Tuesday, May 19, 2009

Newspapers -- Relevant Or Outdated?

A Lady Reading a Newspaper
Carl Larsson

There was an interesting article by Jack Cafferty yesterday on CNN. He asked, "Would you notice if your daily newspaper disappeared?" At first, I thought, no I would not notice, and I would not care. I can get up in the morning, click onto any news outlet, including CNN, and get the up-to-date news, complete with videos and editorial comments, whenver I want. And of course there are the blogs...

And then Cafferty pointed out something interesting. ... News isn’t just a product; in a democracy, the press exists to investigate and criticize the government.

Well, okay, but that's not why most people read newspapers. We read newspapers to be informed, entertained and occasionally challenged. And the question is, with so many of us being accustomed to being online every day, are newspapers relevant anymore? And with the advent of Amazon Kindle, is the written word on paper becoming obsolete? The Kindle was initially designed for reading newspapers and texbooks. I still have mixed feelings about Kindle -- I love curling up with a good book, and falling asleep... Somehow that just would not be the same with a Kindle.

There was a time when I would go through actual withdrawal if I did not have my daily newspaper. The paper was delivered early in the morning, and I would read it when I was having my morning coffee. If the paper was not there on time, I was completely discombobulated and out-of-sorts for the rest of the day. I grew up in a home where we had three newspapers every day, and we read them from front to back. They were a source of information for everything -- news, current events, social events, entertainment, business, sports, finance op-ed, our favorite columnists, and even recipes. I still have some dog-earred recipes that my mother clipped from the newspapers. And if we wanted to know if "old-lady Rafferty" down the street was still alive, we would check the obits every day.

And then a few years ago something strange happened. I installed a home computer, and I found myself referring to my computer for everything, and my newspaper lay untouched and unopened on my coffee table. After about a week's collection of them piled up, they would go into the recycling bin. This would go on week after week until finally I did not renew my subscription.

What on earth was going on? I didn't understand it. I was bored, and my love affair with the newspaper was over. I just couldn't seem to re-Kindle (pun intended) any feelings for it. I try, but they're just not there. I still love books and magazines, however, and I could not be without my weekly New Yorker magazine. But newspapers somehow seem so -- 20th Century. Has anyone else felt this way about newspapers, or is it just me?


~Brittainy said...

I would probably not notice until Sunday when I couldn't find any coupons! Its sad really

Jo said...

Brittainy, and yes, I think I sometimes miss the crossword puzzle, but I can get my "fix" in other places. :-)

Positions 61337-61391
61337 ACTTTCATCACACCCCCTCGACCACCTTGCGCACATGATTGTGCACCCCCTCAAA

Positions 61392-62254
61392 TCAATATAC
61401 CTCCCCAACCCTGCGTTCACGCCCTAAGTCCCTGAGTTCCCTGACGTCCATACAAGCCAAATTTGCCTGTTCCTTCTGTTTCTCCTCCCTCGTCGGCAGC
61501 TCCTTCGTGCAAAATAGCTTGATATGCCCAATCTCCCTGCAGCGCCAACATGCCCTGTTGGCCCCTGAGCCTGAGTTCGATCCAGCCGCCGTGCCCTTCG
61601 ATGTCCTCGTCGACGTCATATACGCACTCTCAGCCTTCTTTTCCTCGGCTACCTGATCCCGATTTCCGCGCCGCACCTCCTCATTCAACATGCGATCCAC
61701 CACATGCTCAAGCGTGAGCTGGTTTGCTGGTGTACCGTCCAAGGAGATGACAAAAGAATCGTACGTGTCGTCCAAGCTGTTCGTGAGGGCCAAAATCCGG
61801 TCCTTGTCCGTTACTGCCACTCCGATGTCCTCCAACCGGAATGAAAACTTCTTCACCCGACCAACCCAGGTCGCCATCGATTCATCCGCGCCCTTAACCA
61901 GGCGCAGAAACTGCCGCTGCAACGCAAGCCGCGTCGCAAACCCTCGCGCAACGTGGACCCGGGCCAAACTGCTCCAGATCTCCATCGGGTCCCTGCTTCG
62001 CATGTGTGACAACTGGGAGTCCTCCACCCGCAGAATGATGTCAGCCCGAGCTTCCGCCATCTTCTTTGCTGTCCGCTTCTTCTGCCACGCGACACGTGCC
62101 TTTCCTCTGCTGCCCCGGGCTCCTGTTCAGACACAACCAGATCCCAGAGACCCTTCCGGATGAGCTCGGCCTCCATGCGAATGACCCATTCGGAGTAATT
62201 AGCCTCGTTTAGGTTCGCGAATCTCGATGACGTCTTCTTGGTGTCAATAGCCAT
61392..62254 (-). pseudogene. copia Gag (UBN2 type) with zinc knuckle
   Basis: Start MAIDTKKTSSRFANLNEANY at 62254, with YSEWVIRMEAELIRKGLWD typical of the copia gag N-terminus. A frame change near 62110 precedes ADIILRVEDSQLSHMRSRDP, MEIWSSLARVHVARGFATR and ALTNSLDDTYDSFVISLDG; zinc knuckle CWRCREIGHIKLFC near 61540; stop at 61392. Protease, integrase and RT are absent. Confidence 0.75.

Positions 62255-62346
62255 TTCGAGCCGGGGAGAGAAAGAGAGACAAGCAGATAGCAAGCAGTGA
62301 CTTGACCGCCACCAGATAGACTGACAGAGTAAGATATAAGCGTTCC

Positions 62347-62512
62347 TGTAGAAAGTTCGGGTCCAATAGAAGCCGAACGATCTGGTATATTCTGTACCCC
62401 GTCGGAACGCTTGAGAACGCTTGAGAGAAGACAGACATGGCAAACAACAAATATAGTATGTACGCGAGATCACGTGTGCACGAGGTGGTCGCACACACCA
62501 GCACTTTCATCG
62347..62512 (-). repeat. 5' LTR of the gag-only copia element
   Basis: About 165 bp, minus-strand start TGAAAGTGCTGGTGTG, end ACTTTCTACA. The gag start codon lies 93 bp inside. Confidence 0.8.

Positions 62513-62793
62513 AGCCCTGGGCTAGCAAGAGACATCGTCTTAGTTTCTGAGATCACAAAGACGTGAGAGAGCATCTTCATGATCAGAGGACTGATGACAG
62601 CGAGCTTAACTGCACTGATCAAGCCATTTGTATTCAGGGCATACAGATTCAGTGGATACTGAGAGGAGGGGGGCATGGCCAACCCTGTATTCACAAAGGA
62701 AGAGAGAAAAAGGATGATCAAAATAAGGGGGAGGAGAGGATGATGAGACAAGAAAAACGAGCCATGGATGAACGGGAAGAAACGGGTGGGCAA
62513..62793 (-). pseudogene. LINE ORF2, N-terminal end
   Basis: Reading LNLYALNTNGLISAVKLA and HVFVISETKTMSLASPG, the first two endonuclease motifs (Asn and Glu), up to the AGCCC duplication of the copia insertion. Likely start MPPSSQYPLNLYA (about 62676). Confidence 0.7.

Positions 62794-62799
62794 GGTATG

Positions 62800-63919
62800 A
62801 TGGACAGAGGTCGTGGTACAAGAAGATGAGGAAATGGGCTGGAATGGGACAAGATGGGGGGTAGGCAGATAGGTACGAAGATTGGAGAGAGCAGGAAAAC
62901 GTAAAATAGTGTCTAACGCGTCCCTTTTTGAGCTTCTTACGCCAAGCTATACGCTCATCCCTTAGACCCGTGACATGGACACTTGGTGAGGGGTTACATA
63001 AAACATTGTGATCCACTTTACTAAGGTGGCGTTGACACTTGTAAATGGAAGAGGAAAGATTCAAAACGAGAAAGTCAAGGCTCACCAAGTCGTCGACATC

Owen said...

Haven't had a daily newspaper since moving to France in 1992; and I was prone to reading the Philadelphia Inquirer from cover to cover previously, but computers and the net took care of that... what was that old tune :
The Times they are a'changing... (no pun intended !)

Maureen said...

I'm actually one of the few humans left on the planet without a HDTV, I got the certificate to get the box to adapt my old TV but haven't found a place to buy one yet. Also, $40 is more money than I want to spend at this point so, forget the newspaper, I'm about to give up television, and I'm almost okay about it. We'll see.

Anonymous said...

I quit getting home delivery of the newspaper about 10 years ago. I have the last copy of the Rocky Mountain News sitting on my coffee table for history's sake, but that's the first time in years I've sought out a copy of the paper.

It was sad to see it go, however. Mostly because of more lost jobs which is what we don't need in this economy.

Russell said...

One of the highlights of my week is getting a copy of the New York Times. It is not easy to find in the middle of Iowa, but the big bookstores and some convenience stores have copies.

Sitting in my car, at my kitchen table or in my office and reading the Times is a great joy. I can't stand reading news on a computer monitor.

I confess I don't read the paper as much as I would like and sometimes it does not get read at all - but when I am in the right mood, there is nothing better than reading a quality paper like the Times.

It makes me sad to see newspapers becoming a thing of the past. Just because our life is becoming centered around computers does not mean I like it - and I don't... but I do know it is a reality.

VioletSky said...

As one who pays her bills by delivering the daily newspapers, the demise of the newspaper saddens me. Not just for the reduced pay I receive from the reduced subscriptions, but for the lack of information due to so many cutbacks that is put into the hard copy that makes some people feel a little bored with it and as a result turn to the on-line version. It is annoying (and was even more so when I didn't have a computer) to read an article, then be told to "go on-line for more information".

Recently The Globe decided to stop printing a TV guide, as has the National Post and another local paper. A HUGE uproar has resulted from people who don't want to go online to get listings without any analysis or descriptions of what is on offer.